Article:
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Are small energy companies cheaper?

Neil Faulkner
by Lovemoney Staff Neil Faulkner on 16 April 2009  |  Comments 23 comments

Read how close small energy companies' prices are to the big six at present, and get a top-tip on getting an accurate price comparison.

Have you ever considered switching to a smaller energy supplier? We know that many people like the customer service and transparent pricing that smaller energy companies offer.

We also get feedback about being treated much more fairly, especially from metered customers. It's clear that this is often the case, with Utilities Warehouse and Ebico getting the most positive feedback. However, on price they are at present struggling to compete with the best deals.

Low-energy users

'Low-energy user' sounds like someone who moves very slowly, but actually I'm using the generally accepted definition of low-energy user ,which is a household that uses 1,650KWh electricity and 10,000KWh gas.

I'm going to stick with the Guildford post code I've been using in other articles for consistency's sake, but you should look at your own area yourself, as this will just be an indication. Here are the cheapest dual fuel tariffs from the smaller suppliers in this area:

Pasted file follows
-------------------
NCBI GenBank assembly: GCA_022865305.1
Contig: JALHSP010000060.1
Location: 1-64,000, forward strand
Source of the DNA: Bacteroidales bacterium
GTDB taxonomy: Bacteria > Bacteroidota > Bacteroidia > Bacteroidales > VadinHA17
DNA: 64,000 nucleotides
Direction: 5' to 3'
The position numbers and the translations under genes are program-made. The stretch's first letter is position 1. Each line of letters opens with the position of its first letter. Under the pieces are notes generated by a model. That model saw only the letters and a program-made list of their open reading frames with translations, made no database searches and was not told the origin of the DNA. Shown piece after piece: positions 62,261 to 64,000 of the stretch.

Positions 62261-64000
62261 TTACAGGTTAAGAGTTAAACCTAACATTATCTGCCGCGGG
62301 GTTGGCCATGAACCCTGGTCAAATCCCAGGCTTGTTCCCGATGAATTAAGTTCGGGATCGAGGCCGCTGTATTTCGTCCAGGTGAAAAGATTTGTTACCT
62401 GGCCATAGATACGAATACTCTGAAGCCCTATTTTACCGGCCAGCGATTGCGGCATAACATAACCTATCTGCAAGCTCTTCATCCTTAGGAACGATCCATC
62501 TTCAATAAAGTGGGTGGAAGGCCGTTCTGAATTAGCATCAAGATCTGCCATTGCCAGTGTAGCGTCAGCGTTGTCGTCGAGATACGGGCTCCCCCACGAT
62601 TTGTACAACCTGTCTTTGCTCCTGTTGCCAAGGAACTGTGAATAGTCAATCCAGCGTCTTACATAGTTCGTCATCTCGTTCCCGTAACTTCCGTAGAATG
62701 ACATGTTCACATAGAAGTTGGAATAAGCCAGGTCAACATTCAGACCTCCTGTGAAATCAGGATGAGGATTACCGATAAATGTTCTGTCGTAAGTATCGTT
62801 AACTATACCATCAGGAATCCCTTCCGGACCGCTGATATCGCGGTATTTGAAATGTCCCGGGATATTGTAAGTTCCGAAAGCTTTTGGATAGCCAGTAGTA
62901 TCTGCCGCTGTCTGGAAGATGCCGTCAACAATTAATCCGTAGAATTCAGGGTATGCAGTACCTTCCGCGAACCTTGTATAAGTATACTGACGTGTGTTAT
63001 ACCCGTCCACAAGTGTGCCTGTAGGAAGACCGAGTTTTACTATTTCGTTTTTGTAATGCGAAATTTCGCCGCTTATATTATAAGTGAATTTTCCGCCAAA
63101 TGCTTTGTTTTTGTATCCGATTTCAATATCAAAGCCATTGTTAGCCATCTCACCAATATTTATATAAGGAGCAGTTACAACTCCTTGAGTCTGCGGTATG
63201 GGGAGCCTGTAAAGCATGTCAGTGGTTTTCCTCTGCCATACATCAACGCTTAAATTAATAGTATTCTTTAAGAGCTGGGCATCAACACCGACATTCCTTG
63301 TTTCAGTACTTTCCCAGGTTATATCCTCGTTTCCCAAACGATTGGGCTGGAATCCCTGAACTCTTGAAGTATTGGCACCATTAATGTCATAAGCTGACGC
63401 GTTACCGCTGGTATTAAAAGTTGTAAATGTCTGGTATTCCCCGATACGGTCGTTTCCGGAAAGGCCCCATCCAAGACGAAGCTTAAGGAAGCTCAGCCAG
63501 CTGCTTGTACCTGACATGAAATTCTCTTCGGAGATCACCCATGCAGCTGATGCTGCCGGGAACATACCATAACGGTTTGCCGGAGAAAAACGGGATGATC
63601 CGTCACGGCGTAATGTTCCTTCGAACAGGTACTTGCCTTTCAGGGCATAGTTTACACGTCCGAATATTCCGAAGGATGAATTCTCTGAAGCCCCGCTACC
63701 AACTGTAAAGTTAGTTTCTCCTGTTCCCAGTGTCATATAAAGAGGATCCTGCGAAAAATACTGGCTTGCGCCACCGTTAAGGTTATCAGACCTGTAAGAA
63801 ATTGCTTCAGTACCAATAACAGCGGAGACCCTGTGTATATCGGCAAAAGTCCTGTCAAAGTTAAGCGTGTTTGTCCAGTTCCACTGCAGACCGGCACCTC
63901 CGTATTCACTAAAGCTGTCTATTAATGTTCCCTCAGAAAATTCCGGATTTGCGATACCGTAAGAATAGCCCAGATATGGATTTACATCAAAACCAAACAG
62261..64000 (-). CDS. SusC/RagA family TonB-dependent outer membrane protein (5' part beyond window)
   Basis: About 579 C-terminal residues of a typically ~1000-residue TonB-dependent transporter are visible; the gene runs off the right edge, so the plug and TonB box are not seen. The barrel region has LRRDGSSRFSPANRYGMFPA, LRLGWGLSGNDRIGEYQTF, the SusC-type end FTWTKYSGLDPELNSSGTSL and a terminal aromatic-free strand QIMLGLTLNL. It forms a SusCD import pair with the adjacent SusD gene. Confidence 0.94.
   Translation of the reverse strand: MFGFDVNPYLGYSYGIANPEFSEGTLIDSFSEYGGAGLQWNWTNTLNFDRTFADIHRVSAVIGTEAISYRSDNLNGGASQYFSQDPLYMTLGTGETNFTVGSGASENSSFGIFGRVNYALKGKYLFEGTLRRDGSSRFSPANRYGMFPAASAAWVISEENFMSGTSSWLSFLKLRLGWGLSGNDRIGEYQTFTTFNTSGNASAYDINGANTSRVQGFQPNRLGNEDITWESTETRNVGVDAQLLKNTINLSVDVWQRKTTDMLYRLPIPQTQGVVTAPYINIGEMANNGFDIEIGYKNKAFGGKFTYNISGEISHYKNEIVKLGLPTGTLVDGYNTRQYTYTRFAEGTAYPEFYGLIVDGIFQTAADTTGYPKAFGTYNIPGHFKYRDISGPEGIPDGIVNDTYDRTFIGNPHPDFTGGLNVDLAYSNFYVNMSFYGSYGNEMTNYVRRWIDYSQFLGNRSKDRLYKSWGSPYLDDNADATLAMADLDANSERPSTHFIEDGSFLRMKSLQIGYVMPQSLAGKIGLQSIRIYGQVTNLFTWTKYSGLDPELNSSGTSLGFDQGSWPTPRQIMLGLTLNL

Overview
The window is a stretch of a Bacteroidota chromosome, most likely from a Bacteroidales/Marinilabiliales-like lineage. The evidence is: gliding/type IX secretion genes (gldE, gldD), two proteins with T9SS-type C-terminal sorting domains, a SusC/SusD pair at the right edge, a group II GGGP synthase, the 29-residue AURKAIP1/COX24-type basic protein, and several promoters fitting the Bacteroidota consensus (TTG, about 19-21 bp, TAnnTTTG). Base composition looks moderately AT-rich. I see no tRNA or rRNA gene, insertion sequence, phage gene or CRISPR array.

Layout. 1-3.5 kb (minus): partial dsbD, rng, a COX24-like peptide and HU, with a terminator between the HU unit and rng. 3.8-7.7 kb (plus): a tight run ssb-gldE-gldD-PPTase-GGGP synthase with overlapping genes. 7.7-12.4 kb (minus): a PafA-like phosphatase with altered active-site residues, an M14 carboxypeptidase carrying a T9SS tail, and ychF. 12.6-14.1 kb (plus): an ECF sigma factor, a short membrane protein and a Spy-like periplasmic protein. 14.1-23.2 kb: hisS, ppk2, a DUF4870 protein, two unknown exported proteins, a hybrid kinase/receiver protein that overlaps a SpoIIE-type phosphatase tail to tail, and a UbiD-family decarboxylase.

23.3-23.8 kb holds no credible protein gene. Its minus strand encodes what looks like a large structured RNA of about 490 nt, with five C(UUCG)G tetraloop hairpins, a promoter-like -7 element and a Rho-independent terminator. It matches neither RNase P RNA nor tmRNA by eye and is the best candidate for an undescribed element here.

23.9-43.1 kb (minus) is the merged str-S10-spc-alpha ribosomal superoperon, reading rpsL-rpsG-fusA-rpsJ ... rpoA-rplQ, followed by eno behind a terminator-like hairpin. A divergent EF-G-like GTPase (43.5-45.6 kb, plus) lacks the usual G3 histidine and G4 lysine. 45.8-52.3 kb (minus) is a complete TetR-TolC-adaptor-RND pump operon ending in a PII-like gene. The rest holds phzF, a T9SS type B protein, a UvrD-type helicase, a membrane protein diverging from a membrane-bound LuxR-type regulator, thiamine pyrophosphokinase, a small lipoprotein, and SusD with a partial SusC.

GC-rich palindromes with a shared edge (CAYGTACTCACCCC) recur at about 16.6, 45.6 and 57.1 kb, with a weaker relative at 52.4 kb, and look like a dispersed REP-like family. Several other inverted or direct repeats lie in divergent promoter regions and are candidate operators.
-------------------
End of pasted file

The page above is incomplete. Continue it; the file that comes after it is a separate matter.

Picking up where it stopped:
Low-energy user in Guildford

Supplier

Estimated annual cost

Telecom Plus (Utility Warehouse)

£607

first:utility

£636

Sainsburys Energy

£641

The National Trust Green Energy

£642

utilita

£652

Spark Energy

£686

If a small energy supplier is missing from any of my tables it's because they don't supply the post code I tested.

Some small energy suppliers actually take their energy from bigger suppliers and re-brand it. The National Trust Green Energy, for example, comes from npower.

If we compare the above tariffs (the cheapest tariffs from the small suppliers in this area) with the cheapest dual fuel tariff available, npower beats them, coming top of the table at £526 per year. That's £81 cheaper than the cheapest small supplier, Utility Warehouse. In fact, all six of the big six have cheaper tariffs than Utility Warehouse. That's disappointing, as we'd all like an excuse to leave the big six.

Medium-energy users

Moving on, a medium-energy user uses 3,300 KWh electricity and 20,500KWh gas per year:

Medium-energy users

Supplier

Estimated annual cost

The National Trust Green Energy

£1,145